CARES Act Interest Limitation Relief Could Have State Tax Effects - Amy Hamilton, Tax Notes ($). "The Tax Cuts and Jobs Act limited the section 163(j) deduction to 30 percent of a taxpayer’s adjusted taxable income, but businesses now have the option to deduct interest expense up to 50 percent of ATI for the 2019 and 2020 tax years under the Coronavirus Aid, Relief, and Economic Security (CARES) Act (P.L. 116-136)."

Motor vehicle title and registration renewals extended - South Dakota Department of Revenue. "The Motor Vehicle Division requests that law enforcement not ticket March 2020 registration renewals for noncommercial and commercial vehicles expiring on March 31, 2020. These individuals will be given an additional month to renew their registrations."

Governor Newsom Grants Additional Relief for Business Taxpayers; Small Businesses Now Have Until July 31, 2020 to File First Quarter Returns - California Department of Tax and Fee Administration. "The California Department of Tax and Fee Administration (CDTFA) administers California's sales and use, fuel, tobacco, alcohol, and cannabis taxes, as well as a variety of other taxes and fees that fund specific state programs."

 

Primer On How To Navigate The Recovery Rebate This Time - Bryan Camp, TaxProf Blog. "Section 6428 operates as a refundable credit – just like the earned income tax credit or the additional child tax credit."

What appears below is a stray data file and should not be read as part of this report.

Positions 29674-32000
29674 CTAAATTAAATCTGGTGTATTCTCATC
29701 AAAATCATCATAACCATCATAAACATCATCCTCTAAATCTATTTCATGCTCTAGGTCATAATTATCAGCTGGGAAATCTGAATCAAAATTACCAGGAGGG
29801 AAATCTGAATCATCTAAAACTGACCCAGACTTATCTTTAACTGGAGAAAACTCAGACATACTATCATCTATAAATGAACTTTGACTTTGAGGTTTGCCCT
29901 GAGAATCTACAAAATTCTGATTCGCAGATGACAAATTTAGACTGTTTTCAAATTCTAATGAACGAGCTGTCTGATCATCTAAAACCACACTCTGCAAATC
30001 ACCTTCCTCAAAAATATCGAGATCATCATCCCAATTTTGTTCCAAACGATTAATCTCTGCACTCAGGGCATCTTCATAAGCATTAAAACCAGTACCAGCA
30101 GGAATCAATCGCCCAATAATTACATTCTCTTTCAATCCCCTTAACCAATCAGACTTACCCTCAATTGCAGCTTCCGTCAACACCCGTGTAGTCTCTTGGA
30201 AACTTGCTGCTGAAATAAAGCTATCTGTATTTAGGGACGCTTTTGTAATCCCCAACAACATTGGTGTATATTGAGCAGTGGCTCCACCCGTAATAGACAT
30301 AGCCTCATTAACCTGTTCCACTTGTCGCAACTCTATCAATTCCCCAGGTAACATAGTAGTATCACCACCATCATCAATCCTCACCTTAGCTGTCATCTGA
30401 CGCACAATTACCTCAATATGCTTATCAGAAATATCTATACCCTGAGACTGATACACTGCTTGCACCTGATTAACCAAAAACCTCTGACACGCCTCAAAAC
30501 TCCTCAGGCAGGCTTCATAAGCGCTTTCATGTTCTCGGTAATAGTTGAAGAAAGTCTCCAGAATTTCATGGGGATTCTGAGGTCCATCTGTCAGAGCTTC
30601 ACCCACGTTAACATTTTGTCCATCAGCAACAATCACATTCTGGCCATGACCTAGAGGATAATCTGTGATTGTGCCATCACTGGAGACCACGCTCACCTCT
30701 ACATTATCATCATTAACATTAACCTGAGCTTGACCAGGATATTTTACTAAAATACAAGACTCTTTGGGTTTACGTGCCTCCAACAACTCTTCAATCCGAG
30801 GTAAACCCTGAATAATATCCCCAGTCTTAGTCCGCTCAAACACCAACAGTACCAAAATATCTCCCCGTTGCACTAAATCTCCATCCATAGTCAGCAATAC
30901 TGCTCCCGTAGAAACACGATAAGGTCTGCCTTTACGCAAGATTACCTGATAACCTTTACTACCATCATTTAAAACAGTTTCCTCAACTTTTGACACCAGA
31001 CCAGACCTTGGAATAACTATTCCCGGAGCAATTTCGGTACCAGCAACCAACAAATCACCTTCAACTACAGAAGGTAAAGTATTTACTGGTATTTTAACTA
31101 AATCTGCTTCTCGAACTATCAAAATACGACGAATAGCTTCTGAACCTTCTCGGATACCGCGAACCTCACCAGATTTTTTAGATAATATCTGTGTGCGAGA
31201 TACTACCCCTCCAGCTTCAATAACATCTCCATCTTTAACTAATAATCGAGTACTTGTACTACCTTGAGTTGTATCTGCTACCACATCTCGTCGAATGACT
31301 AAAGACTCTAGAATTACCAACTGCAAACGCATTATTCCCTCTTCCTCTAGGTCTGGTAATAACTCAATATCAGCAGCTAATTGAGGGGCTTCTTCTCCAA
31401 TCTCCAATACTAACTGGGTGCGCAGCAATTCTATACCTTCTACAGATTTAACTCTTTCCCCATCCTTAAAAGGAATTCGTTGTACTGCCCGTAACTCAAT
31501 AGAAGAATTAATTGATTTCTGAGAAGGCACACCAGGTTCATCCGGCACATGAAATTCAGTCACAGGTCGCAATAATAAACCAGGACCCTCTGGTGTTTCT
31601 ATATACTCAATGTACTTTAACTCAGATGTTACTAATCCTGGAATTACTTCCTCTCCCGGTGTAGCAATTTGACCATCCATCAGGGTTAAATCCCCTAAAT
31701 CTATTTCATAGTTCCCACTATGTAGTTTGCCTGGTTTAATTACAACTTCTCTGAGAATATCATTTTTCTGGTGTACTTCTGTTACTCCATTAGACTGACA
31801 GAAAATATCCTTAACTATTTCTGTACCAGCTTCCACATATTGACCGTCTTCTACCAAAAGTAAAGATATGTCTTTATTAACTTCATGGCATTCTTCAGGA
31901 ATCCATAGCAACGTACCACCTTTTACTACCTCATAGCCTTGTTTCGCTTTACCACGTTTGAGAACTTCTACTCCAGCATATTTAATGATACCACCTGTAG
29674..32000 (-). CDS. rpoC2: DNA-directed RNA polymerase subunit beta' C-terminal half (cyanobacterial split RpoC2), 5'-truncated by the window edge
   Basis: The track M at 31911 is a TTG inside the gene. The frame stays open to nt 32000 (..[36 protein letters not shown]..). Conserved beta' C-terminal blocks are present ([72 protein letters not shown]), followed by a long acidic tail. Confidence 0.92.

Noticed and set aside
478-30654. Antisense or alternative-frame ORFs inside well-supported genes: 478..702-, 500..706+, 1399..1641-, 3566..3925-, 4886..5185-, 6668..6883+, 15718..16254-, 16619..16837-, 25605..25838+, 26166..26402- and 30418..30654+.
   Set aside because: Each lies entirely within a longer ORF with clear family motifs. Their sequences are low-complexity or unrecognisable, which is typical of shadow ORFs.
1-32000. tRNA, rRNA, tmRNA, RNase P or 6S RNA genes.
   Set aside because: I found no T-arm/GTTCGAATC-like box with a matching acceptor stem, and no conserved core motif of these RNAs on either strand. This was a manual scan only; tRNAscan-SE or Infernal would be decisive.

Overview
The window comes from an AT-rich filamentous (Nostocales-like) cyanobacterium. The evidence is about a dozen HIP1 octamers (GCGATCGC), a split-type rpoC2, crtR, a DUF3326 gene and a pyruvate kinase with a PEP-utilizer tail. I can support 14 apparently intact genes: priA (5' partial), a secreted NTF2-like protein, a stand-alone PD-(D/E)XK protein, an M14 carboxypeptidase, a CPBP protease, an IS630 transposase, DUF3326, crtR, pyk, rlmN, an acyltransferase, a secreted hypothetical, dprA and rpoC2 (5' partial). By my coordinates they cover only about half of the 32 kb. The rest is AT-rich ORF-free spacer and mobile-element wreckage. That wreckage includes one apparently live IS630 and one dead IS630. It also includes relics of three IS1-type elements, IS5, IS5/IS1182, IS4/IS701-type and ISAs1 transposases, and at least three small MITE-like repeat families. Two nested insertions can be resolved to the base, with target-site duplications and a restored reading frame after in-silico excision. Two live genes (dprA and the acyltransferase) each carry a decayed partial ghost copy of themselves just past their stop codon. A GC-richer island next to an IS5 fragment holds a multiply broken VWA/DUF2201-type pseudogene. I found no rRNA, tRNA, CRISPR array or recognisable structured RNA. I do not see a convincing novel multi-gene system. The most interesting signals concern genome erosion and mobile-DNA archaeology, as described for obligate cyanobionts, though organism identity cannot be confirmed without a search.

The CARES Act Provided Important Relief For The Coronavirus Economy, But What Should Phase 4 Look Like? - William Gale and Claire Haldeman, TaxVox. "Policy makers should make contingency plans for the uncertainty that marks the future path of COVID-19 and the economy. It is currently unclear what the worst-case scenario is and there are a number of potentially high-impact options to mitigate potential catastrophe."

Part II: What I Worry About When I Think About the IRS and the CARES Act - Nina Olson (Retired Taxpayer Advocate), Procedurally Taxing:

Many low income taxpayers who receive sizable refunds or who are unbanked utilize Refund Anticipation Loan (RAL) or Refund Anticipation Check (RAC) products, which create a temporary bank account in the taxpayer’s name so the taxpayer’s refund can be paid into it. The taxpayer does not control this account and thus any TSP paid into this account would not reach the taxpayer.

Lots more at the link about the logistics of pumping the cash out. It's hard enough with "typical" taxpayers. When you try to reach those on the fringes of the system, it's daunting.


Stay informed!


This is a roundup of tax news and opinion. Any opinions expressed or implied are those of the author and not necessarily those of Eide Bailly. Opinions found in linked items are those of the authors of the linked item, not of your bloggers or of Eide Bailly. “$” means link may be behind a paywall. Items here do not constitute tax advice.